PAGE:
A lift-the-flap book, 18th century style
If you thought children’s lift-the-flap books were a modern phenomenon, think again!
We recently acquired Mother Shipton: an exceptionally rare and early lift-the-flap book, with hand-coloured illustrations and a publication date of 1771. This type of book is known as a harlequinade or a turn-up book. Invented in the 1760s and inspired by theatrical pantomime, they took their name from the stock pantomime character Harlequin. They were produced specifically to amuse and entertain children, and were an important landmark in children’s publishing.
So how do harlequinades work?
This is the tricky bit:
They’re made up of two engraved sheets. The first sheet is folded perpendicularly into four sections and the second sheet creates the flaps. Together, they fold up like an accordion. A verse and picture on each section of the flap tells the story. When the flap is turned either up or down the reader sees that half of the new picture fits onto the half of the un-raised flap, so the act of lifting one flap after the other creates a surprise unfolding of the story.
What is this harlequinade about?
This harlequinade tells the traditional pantomime story of Harlequin and Columbine. It also features Mother Shipton, a soothsayer and prophetess. Mother Shipton became a popular folklore character from the 16th century onwards, appearing in cheap street literature such as chapbooks and ballads.
However, this little book isn’t as light-hearted as you might think.
The colour illustrations depict Harlequin as a Black character. Harlequin was a stock pantomime figure who traditionally wore a black mask but the racial connotations going on here are undeniable, particularly against the backdrop of 18th century Britain and its colonies, built as they were on a racialised system of enslaved labour. Georgian theatregoers and harlequinade readers would’ve undoubtedly associated the black-masked Harlequin with an African identity. In fact, some pantomimes at the time explicitly made that connection, such as Furibond, or, Harlequin Negro (1807). Elsewhere, playwright and East India Company employee James Cobb referred to Harlequin as “the Blackamoor Gallant” in his The Hurly Burly; or, The Fairy of the Well. The line between wearing a black mask and blackface was undoubtedly blurred, if not indistinguishable. It is easy to see the relationship between Harlequin and the racist tradition of blackface minstrels that would develop in Britain and North America.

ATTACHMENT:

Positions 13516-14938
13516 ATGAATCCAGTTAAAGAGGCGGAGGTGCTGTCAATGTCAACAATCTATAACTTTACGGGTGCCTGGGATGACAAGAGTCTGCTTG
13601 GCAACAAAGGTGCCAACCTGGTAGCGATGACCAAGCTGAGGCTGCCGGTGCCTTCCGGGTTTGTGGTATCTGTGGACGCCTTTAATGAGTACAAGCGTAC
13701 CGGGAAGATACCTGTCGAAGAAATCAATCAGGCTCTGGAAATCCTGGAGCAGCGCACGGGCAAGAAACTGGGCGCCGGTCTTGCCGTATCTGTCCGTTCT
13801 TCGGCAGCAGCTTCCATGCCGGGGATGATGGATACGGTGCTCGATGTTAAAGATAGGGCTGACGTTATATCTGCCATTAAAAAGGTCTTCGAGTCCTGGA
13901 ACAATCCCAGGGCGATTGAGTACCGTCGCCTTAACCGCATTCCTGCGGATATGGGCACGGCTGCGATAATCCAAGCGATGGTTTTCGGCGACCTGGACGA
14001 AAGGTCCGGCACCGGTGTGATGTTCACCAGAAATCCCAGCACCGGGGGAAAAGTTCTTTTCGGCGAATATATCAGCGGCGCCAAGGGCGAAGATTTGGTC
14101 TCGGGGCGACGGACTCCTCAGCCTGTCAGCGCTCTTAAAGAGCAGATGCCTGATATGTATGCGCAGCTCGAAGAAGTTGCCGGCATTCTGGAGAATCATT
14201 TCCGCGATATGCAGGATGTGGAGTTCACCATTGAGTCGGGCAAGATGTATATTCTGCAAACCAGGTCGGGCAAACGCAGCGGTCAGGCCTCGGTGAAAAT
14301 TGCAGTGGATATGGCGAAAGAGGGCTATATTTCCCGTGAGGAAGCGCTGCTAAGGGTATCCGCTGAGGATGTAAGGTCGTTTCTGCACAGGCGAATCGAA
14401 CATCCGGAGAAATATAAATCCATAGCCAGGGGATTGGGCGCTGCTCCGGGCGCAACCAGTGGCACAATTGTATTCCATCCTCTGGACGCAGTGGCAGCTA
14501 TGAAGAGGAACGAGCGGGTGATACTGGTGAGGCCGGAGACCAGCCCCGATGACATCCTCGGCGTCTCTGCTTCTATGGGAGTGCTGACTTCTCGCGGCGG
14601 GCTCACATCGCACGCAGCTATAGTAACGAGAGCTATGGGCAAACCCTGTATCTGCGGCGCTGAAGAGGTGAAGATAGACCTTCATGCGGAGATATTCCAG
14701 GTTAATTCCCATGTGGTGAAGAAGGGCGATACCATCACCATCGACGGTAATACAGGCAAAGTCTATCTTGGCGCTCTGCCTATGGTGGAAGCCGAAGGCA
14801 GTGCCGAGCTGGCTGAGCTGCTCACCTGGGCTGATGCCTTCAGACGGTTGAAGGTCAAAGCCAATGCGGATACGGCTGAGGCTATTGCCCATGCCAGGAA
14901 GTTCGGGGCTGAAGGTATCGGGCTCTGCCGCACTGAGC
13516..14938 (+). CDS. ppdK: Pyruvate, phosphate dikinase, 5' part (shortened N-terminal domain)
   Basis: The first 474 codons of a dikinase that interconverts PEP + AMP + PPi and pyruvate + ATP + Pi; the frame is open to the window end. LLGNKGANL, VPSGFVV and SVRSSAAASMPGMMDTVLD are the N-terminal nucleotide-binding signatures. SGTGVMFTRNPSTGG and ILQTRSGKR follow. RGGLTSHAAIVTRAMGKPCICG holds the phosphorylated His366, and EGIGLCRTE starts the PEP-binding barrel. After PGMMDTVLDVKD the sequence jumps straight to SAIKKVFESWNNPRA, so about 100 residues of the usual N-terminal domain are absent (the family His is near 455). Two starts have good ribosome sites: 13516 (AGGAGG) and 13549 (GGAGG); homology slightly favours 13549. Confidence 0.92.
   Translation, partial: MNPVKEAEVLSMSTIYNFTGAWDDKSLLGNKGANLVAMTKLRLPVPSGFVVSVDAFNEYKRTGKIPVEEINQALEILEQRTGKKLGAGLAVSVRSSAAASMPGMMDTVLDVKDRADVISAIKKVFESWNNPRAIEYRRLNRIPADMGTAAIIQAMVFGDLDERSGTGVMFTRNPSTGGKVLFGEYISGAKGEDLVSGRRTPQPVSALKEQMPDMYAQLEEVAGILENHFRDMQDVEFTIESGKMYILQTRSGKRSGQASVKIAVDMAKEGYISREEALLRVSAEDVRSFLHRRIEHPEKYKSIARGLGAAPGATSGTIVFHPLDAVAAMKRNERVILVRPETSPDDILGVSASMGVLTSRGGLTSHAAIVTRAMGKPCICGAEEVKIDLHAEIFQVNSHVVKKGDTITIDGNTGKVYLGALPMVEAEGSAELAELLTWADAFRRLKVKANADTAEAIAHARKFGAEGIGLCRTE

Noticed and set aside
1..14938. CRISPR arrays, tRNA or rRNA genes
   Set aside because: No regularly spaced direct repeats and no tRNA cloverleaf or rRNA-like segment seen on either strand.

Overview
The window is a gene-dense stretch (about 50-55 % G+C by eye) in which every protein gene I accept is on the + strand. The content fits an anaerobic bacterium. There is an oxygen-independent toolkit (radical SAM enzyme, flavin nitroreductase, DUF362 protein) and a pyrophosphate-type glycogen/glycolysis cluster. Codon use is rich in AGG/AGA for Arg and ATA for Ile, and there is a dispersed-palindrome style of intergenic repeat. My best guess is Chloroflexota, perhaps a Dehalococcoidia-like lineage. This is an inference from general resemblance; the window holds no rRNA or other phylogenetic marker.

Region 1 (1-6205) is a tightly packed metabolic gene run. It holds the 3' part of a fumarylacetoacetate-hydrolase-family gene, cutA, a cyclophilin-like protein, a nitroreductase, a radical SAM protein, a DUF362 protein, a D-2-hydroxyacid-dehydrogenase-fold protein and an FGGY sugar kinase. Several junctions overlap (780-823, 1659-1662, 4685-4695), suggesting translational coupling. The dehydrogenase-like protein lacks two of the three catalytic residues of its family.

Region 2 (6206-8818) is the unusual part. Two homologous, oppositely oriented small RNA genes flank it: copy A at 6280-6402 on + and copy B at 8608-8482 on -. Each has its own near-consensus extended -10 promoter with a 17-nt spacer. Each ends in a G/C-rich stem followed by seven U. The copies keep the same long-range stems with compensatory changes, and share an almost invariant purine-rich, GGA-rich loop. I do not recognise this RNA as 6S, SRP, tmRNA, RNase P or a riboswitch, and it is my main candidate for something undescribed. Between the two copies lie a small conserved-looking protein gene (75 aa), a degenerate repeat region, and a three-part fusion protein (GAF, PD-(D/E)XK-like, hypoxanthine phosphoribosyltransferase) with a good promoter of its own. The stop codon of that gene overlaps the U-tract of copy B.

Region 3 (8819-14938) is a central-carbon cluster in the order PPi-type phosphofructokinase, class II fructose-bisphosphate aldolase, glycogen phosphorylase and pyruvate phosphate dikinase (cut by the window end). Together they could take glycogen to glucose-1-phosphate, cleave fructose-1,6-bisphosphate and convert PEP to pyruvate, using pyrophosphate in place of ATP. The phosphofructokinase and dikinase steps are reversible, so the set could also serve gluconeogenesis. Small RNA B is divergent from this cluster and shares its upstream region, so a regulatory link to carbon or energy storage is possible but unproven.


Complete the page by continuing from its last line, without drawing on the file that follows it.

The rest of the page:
What about this particular copy?
Harlequinades were popular, cheap (6d, or 1 shilling coloured) and, with so many movable parts, it is no wonder that so few survive today. Devoted former owners often repaired these little books at least once. This harlequinade was patched up as early as 1783, according to a partially legible ownership inscription on the inside front cover: 'Bo[ught] in London Apr[il] [?]. Mended June 17th 1783. Fillongley [Warwickshire?] by Th[omas?] M. Rann'.
There are only two other copies of this 1771 Mother Shipton harlequinade in existence, both in North American libraries, and this is only the third harlequinade to enter the British Library’s collections. It is also the earliest; the other two are The Witches, or Harlequin’s trip to Naples, 1772, and The Comical Tricks of Jack the Piper, 1772 (BL C.135.f.19(1,2)).
Curator, Printed Heritage Collections
Worrall, David. Harlequin Empire: Race, Ethnicity and the Drama of the Popular Enlightenment. Taylor & Francis, 2015.
Speaight, George. 'Harlequinade turn-ups', Theatre Notebook, a Journal of the History and Technique of the British Theatre, 1991, v.44, no.2, p.70-84.